What are we imagining when we talk about a world-made-better, where we are participants in its bettering?
What would we need for such a project?
Who would we partner with?
How would we move forward?
We might choose to believe we are loved, and that “we” (the collective we) are together in this.
We might choose to see that the universe we’re in is pushed forward by an almost magnetic, non-entropic energy — an “infinitely regenerative universe,” as Buckminster Fuller called it.
Step by step, we might elevate our mindset to believe that an impossible goal is, well, possible. That on another time horizon, in the multiverse, this dream we have, may already be coming true.
We might daily acknowledge that any progress would be eventual, and on the longest-possible timescale, and we’d still choose patience and hopefulness.
We might even let go of our own hobby horses and pet projects, if we could.
We might tune in to our own basic needs, and seek to meet them, and choose gratitude.
We might let go of pettiness, and abandoned grudges. We might acknowledge our own mistakes.
We might be alert, to dangers and distractions, since there’s real world-bettering work to be done.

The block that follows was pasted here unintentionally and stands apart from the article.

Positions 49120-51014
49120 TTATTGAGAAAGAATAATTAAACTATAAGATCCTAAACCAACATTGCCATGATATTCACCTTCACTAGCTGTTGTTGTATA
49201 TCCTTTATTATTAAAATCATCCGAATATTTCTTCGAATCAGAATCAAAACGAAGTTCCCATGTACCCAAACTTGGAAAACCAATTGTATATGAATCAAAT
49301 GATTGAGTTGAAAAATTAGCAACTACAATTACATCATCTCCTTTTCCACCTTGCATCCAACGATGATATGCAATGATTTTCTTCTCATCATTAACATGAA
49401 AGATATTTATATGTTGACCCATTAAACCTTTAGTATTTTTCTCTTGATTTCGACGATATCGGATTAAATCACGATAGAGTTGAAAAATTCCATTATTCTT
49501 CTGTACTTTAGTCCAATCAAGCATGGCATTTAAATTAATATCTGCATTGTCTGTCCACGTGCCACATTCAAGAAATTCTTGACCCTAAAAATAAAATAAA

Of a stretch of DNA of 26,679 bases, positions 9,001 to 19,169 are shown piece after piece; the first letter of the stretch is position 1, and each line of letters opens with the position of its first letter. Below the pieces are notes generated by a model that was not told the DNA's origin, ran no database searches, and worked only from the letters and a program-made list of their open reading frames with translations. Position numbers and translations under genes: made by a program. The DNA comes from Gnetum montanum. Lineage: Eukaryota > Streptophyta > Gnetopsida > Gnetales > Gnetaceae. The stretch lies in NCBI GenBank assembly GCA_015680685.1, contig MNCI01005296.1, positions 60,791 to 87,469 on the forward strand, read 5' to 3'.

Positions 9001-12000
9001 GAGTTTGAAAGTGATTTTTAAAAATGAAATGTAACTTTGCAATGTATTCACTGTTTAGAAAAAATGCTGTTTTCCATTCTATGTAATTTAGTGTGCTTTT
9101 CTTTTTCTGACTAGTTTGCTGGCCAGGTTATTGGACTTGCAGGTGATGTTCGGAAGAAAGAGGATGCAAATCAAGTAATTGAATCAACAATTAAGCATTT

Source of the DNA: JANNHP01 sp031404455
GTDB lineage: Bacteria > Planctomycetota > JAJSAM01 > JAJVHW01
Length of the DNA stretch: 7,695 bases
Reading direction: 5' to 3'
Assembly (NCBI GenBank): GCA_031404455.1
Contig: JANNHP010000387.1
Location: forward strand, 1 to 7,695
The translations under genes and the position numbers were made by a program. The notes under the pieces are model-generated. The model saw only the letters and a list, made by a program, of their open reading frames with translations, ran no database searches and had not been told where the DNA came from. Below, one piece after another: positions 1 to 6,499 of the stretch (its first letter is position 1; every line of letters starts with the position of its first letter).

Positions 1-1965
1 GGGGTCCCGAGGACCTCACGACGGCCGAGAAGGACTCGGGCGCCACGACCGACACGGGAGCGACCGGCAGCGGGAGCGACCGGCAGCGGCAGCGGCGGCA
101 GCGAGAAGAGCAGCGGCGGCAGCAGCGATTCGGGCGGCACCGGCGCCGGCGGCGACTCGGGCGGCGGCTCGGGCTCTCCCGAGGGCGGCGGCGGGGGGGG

We might see any hint of selfishly consolidated power or fame-for-fame’s-sake as a sham to be seen through.
We might see that the bigger-picture dream is the real goal.
And then we’d do the day’s work.
* * *
The above checklist has become a frequent rhythm for me to mentally run through. It might sound abstract or esoteric, or wacky or hopeful, or totally normal, or…I-don’t-know-what, you tell me.
There’s a passage most of us are familiar(ish) with, that goes like this: “Our father, who art in heaven, hallowed be thy name…” (etc.)
It’s sometimes called the Lord’s Prayer. It shows up in movies, it’s quoted a bunch, and maybe in some of our heads. It’s an excerpt from a part of the bible where Jesus is answering a question where people ask, “How do we pray?” And he busts out that answer.
I used to think it was like a rote recitation: “Here, read this script, and you’ll be praying!” But after spending some time with it, I’ve come to think it’s more like a outline for an improvised speech. In fact, it’s what I used for writing the first part of this post. I took each line from that noted passage, and I translated it into my own words. Weird, right?
It’s a mental habit I’ve gotten into now, whenever my brain feels “off-script.” I’m like, wait, what are healthy thought patterns again? Oh yeah — try the outline. And I step into some mental iterations of this.
This summer, I collected some of my personal riffs and remixes of this, and put them together into PDF to share with a few friends. It’s not done, it’s not a permanent, it’s not a book, it’s just a growing collection of remixed passages that help keep my brain in a healthy spot.